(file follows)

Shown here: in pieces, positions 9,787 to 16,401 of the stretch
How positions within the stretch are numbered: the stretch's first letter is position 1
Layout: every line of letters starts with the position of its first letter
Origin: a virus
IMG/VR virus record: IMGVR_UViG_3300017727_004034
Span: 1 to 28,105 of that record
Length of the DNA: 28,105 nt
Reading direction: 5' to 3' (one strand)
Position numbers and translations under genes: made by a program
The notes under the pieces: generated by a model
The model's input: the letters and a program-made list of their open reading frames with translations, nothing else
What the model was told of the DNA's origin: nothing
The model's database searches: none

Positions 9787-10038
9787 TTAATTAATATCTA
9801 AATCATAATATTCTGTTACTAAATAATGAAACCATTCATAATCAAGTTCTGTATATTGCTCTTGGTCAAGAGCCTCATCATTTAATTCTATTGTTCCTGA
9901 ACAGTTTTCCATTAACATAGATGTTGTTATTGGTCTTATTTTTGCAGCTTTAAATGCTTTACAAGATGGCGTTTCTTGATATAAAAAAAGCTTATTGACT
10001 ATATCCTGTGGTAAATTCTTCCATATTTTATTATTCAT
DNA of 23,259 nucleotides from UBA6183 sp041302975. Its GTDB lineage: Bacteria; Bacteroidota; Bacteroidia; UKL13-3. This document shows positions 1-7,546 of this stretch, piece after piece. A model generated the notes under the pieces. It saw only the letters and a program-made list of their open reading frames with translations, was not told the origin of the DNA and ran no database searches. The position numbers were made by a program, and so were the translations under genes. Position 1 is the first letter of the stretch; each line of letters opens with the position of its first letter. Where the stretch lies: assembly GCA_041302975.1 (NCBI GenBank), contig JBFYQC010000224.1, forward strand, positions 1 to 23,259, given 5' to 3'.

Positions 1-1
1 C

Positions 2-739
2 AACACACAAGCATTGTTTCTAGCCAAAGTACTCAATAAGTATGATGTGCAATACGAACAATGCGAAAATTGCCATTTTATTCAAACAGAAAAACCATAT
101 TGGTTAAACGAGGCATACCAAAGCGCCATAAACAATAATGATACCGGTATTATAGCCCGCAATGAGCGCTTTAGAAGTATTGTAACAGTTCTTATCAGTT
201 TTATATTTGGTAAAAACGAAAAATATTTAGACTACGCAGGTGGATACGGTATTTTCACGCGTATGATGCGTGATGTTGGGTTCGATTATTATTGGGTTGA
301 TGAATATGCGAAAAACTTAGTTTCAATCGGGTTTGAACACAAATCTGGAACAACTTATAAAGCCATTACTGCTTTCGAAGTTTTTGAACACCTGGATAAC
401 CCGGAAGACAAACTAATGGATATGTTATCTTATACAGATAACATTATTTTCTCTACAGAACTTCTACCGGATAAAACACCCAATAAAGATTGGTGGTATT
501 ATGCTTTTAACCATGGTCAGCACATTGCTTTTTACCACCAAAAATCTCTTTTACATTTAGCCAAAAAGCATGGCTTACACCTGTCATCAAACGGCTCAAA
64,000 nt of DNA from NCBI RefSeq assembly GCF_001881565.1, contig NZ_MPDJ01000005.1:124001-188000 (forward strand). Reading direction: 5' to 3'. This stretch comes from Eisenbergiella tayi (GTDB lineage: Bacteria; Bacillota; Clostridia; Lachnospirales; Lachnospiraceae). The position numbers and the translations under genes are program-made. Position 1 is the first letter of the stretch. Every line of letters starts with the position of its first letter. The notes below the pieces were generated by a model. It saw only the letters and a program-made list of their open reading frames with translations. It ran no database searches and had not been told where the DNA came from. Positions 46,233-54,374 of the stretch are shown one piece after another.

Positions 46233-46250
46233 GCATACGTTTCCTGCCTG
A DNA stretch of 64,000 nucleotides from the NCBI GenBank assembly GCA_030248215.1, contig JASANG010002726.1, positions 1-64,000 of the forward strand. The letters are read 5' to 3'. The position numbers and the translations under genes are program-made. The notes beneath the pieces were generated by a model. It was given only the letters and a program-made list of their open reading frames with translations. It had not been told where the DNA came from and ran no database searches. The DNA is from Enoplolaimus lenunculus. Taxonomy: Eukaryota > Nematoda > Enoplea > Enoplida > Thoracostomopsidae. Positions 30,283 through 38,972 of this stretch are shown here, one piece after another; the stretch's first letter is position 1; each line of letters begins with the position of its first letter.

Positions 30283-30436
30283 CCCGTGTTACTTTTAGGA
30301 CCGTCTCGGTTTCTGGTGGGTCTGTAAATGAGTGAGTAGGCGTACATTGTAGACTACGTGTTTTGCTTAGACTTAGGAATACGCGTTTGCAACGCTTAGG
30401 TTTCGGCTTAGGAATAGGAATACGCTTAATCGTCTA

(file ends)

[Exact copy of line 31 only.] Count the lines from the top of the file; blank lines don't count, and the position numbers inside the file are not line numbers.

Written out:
46233 GCATACGTTTCCTGCCTG